as example. It urges holding onto them, but provides a home recipe
for removal if the freckled person was so determined.
A piece from the Washington Post, titled "UN
Charter Revision", tells of the "Little Assembly"
at the U.N. voting 19 to 7 for revision of the Charter, suggesting
the need for a revision conference. The primary objection was to the
Russian use of the veto on the Security Council.
The piece believes that the matter had to be considered in
the light of whether curtailment of the veto would weaken collective
action of the democratic states. Joseph E. Johnson, U.S.
representative, believed it would weaken the work of the Little
Assembly to dilute the veto power.
A conference could be called by a two-thirds vote of the
General Assembly and concurrence of at least seven members of the
Security Council. But to amend the Charter would require a
two-thirds majority of the conference and approval then by
two-thirds of the U.N., plus all of the Big Five on the Security
Council. Russia or any other of the powers could thus veto the
Drew Pearson, in Philadelphia, tells of the group at the
convention, among whom was Senator Claude Pepper, who had sought to
derail the nomination of President Truman. They had sought Justice
Douglas for the nomination, failing which, then trumpeted Senator
Pepper as sure to take several of the five million votes probably to
go otherwise to Henry Wallace and his third party. They predicted
that if the President were unchallenged for the nomination, the
Democrats would be out of power for at least twenty years. Leonard
Finder, who had been the chief force behind trying to get General
Eisenhower to run, said that the nomination of the President would
mean forfeiture of all independent Republican votes.
The late Josephus Daniels of North Carolina had said in 1944
that the Democrats were a party of minorities, none of whom could be
President, neither Catholics, nor Jews, nor blacks. He concluded,
"Thank God for Franklin D. Roosevelt." Mr. Pearson
believes the statement explained the confusion in 1948, with FDR
gone from the scene.
The South Carolina Democrats had removed all pictures of
Harry Truman adorning their hotel and erected instead the South
Carolina state flag. (At least, it wasn't the Confederate flag.
Thanks for finally taking it down, South Carolina. Better late than
never, but it is also at very least 52 years too late.) Senator Olin
Johnston of South Carolina described the confusion following the
disintegration of the draft-Eisenhower movement as "organized
The convention was so dull that one reporter asked his
newspaper not to subtract the time he spent covering it from his
The Bellevue-Stratford Hotel had offered an inflated donkey
to complement the inflated elephant they provided for the GOP the previous month. The
Democrats, remembering how the elephant had been consistently
deflated by smoldering cigarette butts, declined, opting for a
papier mache donkey with flashing electric eyes—which appeared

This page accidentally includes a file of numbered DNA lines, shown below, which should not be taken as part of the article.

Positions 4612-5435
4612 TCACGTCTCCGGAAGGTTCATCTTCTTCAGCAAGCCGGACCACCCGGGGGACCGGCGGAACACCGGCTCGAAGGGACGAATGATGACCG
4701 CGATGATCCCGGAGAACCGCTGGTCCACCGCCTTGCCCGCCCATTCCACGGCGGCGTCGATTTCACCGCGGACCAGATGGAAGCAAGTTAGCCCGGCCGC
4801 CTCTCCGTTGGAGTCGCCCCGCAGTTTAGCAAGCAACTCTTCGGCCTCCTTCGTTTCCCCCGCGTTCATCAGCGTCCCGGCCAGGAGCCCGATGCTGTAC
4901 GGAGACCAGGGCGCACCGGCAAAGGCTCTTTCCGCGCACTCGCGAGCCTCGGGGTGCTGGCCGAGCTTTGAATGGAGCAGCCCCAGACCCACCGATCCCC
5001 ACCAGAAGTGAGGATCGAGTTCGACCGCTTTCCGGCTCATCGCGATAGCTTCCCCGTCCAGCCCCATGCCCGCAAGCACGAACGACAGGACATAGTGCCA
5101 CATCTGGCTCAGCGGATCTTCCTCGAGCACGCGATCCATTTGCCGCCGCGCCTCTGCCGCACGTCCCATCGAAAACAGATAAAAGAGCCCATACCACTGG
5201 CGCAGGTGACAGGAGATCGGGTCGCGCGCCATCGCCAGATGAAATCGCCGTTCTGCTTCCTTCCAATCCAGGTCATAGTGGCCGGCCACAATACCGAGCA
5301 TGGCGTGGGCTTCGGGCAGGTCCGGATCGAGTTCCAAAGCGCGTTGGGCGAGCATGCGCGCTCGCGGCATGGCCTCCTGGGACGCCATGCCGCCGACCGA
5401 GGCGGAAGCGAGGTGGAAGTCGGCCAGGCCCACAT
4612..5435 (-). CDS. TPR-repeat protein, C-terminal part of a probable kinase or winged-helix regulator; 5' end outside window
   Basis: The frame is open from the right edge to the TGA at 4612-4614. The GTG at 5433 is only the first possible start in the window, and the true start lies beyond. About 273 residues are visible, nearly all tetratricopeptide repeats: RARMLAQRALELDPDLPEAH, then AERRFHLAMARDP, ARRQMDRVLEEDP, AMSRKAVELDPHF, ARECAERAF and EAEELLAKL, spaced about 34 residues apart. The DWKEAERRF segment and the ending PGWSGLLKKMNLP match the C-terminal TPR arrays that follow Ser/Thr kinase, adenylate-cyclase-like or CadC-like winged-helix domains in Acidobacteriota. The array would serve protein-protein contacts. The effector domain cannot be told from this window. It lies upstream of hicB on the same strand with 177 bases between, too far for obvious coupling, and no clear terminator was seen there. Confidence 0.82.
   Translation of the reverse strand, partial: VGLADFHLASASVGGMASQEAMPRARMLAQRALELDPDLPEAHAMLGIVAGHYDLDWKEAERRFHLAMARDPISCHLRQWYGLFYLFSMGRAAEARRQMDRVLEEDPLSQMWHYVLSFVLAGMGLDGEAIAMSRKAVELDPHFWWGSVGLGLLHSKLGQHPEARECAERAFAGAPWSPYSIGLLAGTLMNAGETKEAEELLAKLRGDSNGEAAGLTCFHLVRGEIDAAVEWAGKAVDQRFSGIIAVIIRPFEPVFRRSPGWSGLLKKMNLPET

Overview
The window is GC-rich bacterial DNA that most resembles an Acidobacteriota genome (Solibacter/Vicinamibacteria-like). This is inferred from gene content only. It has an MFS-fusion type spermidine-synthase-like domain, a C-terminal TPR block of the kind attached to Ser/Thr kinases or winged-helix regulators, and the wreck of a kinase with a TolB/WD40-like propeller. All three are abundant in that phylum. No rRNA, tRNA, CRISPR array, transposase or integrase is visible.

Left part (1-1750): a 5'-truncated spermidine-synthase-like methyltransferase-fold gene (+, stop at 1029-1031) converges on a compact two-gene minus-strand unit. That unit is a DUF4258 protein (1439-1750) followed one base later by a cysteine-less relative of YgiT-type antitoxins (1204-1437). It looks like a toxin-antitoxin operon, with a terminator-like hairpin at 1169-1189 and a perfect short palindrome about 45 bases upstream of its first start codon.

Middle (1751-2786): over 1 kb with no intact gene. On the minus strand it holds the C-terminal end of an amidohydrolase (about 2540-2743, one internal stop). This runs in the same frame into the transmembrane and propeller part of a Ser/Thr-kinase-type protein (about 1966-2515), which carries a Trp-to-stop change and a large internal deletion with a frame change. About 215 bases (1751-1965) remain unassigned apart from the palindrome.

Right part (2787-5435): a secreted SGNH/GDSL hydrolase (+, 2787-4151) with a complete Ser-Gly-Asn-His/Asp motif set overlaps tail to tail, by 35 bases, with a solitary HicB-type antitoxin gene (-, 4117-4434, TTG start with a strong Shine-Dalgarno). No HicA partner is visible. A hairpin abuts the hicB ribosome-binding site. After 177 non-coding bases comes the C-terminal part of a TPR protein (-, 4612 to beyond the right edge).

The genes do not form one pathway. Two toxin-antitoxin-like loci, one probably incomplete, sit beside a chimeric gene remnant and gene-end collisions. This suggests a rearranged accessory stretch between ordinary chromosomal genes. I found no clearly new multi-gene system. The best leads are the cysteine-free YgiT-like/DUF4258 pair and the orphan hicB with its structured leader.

on the front page Saturday with Senator Howard McGrath, DNC
Mary Harnaday, in a piece from the Christian Science
Monitor, comments on Jonathan Daniels of the Raleigh News &
Observer having asked for comments on the progress of the South
in the decade since FDR declared it "the nation's no. 1
economic problem", that in response to the study published by
UNC sociology professor Howard Odum, Southern Regions.
Senator Lister Hill of Alabama had trumpeted the success of
the South in rural electrification through the REA, greater
educational opportunities, and increase in farm income by four-fold
in the intervening decade. But income, he noted, for businessmen and
farmers in the South remained below the national average and the
region still suffered from freight rate discrimination and exploitation
by absentee owners of industry.
Mr. Daniels said that the South had made great progress in the
area in which it received the least credit, race relations, with
friction generally now expressed only in talk rather than in
violence as in the past. Blacks had better pay and better work and
were now seeking entrance to the white universities of the South.
Between 1933 and 1938, there had been 74 lynchings, whereas in the
five years after that, 21, and in 1947, only one, that of Willie
Earle near Greenville, S.C., with none in the previous twelve
Ms. Harnaday adds to Mr. Daniels's statement that a black man
in Alabama, Roosevelt Boyd, had been acquitted of murder by a white
jury for killing a white man. Two local white lawyers had defended
Mr. Boyd and obtained the acquittal on the ground of self-defense.
Mr. Boyd had shot a white neighbor who was drunk and entered Mr.
Boyd's property with a shotgun, upset over the planting of some corn
over the property line.
The NAACP reported that there was no great rush by blacks or
Jews to enter neighborhoods with restrictive covenants after the
Supreme Court had ruled earlier in the year that the covenants were
legal by contract but unenforceable in the courts, as barred by the
Fourteenth Amendment Equal Protection clause when state action is
sought to be invoked. There were too many other problems, such as
integrating schools, to be concerned with moving into restricted
Walter White, executive secretary of the NAACP, had told of
being apprised by a white man of a planned Klan rally in Gwinnett
County, Georgia, to frighten blacks the night before the election.
He alerted the FBI and broadcast over an Atlanta radio station that
the FBI would be observing. Suddenly, the Klan members decided that
they had business elsewhere.
Ms. Harnaday cautions that the Federal civil rights program
proposed in Congress, as urged by the President, would only be
passed if the states neglected or refused to perform their duties to
insure equal rights under the Constitution.
Joseph & Stewart Alsop, in Philadelphia, discuss the fact
that in 1944, Justice William O. Douglas had been the favored